- The Environmental Protection Agency (EPA) is putting an Obama-era regulation on mercury emissions under review.
- EPA could end up replacing the Obama-era rule with a less stringent one.
- The mercury rule is one of the most damaging to the coal industry, forcing many power plants to shut down.
The Environmental Protection Agency (EPA) initiated a review of an Obama-era coal plant regulation that may end up replacing a rule seen as part of the “war on coal,” according to multiple news reports.
An EPA spokeswoman confirmed to multiple news outlets that officials were reviewing whether or not the Obama administration correctly deemed it “appropriate and necessary” to keep the regulation after it was struck down by the U.S. Supreme Court three years ago.
“EPA knows these issues are of importance to the regulated community and the public at large and is committed to a thoughtful and transparent regulatory process in addressing them,” EPA spokeswoman Molly Block told E&E News.
A source familiar with the matter told The Daily Caller News Foundation what ultimately happens is “part of ongoing discussions,” but added the agency would do a more thorough analysis of the costs and benefits of mercury regulations than the Obama administration.
The Obama administration finalized the Mercury and Air Toxics Standards (MATS) in 2012, but the rule did not go into effect in 2015. Coal plants either had to shut down or install costly equipment to lower mercury emissions.
EPA claimed MATS would yield between $37 billion to $90 billion in monetized benefits, largely because it supposedly prevented 11,000 deaths. Pretty much all those benefits, however, came from “co-benefits” — the benefits from reducing pollutants outside the scope of the regulation.
Conservatives criticized the use of co-benefits because it distorted the economic impacts of the regulation. Most of the benefits came from reducing fine particulates, and when co-benefits were excluded, the costs outweigh the benefits 1,666 to one.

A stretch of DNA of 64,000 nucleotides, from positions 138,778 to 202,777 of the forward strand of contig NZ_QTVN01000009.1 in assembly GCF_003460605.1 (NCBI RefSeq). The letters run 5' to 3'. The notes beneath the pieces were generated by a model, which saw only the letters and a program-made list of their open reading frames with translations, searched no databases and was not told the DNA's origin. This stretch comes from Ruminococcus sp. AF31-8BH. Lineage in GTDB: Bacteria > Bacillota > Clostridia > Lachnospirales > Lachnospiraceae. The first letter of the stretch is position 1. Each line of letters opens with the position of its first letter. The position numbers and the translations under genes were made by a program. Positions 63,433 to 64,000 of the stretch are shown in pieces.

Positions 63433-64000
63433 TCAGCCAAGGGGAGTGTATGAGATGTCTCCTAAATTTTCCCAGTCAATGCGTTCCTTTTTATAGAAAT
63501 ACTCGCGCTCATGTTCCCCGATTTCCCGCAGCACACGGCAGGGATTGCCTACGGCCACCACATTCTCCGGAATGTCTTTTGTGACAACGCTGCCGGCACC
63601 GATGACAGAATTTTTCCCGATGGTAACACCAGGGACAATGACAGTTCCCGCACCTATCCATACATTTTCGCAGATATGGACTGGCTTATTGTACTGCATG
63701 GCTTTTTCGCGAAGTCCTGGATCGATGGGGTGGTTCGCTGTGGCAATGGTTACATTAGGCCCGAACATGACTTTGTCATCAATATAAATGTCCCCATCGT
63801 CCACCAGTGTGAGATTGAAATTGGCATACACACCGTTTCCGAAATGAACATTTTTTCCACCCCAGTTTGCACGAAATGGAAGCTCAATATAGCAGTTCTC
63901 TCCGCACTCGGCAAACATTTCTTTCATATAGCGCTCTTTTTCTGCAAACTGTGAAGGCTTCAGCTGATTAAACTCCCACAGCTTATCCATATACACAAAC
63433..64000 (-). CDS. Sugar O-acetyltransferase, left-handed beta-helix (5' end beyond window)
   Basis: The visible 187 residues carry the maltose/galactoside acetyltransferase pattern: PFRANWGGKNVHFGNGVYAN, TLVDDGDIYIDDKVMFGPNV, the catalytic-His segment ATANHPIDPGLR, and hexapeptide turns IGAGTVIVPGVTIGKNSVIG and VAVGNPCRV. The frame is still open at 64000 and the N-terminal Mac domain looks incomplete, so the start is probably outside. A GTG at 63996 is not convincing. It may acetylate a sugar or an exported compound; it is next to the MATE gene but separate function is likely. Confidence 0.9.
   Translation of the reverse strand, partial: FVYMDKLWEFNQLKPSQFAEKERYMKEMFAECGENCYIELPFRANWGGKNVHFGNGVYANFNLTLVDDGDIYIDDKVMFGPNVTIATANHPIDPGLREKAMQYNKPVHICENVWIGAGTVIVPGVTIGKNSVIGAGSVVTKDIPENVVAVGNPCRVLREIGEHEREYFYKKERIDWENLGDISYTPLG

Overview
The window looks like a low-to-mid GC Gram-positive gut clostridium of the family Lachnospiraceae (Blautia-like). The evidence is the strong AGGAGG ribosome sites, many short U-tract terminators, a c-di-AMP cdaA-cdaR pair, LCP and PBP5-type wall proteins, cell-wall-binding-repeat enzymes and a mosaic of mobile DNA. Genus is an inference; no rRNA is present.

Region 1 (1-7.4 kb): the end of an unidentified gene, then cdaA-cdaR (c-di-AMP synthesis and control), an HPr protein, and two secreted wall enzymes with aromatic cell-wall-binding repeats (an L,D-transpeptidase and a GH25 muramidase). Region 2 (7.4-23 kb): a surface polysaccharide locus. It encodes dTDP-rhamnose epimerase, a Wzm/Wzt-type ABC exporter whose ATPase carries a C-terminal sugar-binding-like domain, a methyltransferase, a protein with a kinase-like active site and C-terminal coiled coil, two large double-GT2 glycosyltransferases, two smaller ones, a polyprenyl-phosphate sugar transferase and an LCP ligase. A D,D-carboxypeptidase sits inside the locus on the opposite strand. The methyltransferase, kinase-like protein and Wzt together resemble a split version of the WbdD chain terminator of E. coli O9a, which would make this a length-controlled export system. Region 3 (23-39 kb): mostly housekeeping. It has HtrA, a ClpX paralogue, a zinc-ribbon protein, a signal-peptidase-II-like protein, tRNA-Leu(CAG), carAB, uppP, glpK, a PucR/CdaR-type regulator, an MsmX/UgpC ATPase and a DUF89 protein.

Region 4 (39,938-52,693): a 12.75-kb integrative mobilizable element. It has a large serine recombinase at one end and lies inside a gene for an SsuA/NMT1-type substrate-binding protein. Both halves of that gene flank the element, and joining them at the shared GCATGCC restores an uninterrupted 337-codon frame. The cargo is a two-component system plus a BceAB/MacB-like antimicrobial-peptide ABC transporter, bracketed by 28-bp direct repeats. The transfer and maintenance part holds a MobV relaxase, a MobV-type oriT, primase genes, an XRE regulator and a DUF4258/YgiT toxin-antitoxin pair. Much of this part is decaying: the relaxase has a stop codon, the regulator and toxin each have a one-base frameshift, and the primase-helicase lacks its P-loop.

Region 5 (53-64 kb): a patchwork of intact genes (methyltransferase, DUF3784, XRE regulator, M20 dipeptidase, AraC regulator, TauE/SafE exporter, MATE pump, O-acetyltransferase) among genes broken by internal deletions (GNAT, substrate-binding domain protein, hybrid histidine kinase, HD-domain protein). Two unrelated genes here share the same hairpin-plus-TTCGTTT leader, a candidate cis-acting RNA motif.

EPA initially indicated it would put MATS under review in a 2017 court filing. With a review actually underway now, EPA will be considering how to handle co-benefits from reducing mercury emissions.
“One of a number of issues EPA is assessing in the context of the appropriate and necessary analysis is whether and how to account for co-benefits,” Block said. (RELATED: Report Digs Deeper Into How Environmentalists Are Funneling Money Toward Democratic State Prosecutors)
Former EPA Administrator Scott Pruitt promised to end the use of co-benefits before he resigned in early July. Pruitt resigned amid a flurry of alleged ethics violations.
The Supreme Court struck down the MATS regulation soon after it went into effect in 2015, ruling the EPA “acted” “unreasonably when it deemed cost irrelevant to the decision to regulate power plants.”
“No regulation is ‘appropriate’ if it does significantly more harm than good,” former Justice Antonin Scalia wrote for the majority, siding with 21 states and the coal industry that sued EPA.
The high court sent the case back to a low court, which allowed EPA to keep MATS in place. EPA then performed an updated cost-benefit analysis of the rule, as ordered by the court, arguing it was still justified.
The Obama administration found the rule “appropriate and necessary” and reissued it in 2016. MATS, earning cheers from environmentalists and solidifying the resentment of coal country.
Most coal plants still in operation complied with the rule, which EPA estimated would cost $9.6 billion. However, MATS’ compliance year saw a record number of coal plants retire, and the following year of 2016 also saw a wave of retirements as plants that got an extension from EPA deactivated.
Environmentalists said reviewing MATS would be reckless since most coal-fired power plants already comply and have bill their ratepayers for the upgrades.
“This is reckless chaos for the sake of chaos,” John Walke, an attorney with the Natural Resources Defense Council, told The New York Times. “The power sector is fully complying and has appealed to EPA publicly, with labor organizations, to leave the standards alone.”
However, critics of MATS say the rule does little to actually protect public health through targeting mercury.
Calculations done by former Competitive Enterprise Institute fellow Will Yeatman found the rule would only protect a “putative population of pregnant subsidence fisherwomen, not one of whom EPA actually identified in the course of rendering the rule.”
Pat Michaels, the director of the Center for the Study of Science at the Cato Institute, noted that MATS rule would only yield public benefits “of 0.00209 I.Q. points (the margin for error is ~5000x this value) in a theoretical population of 240,000 people.”
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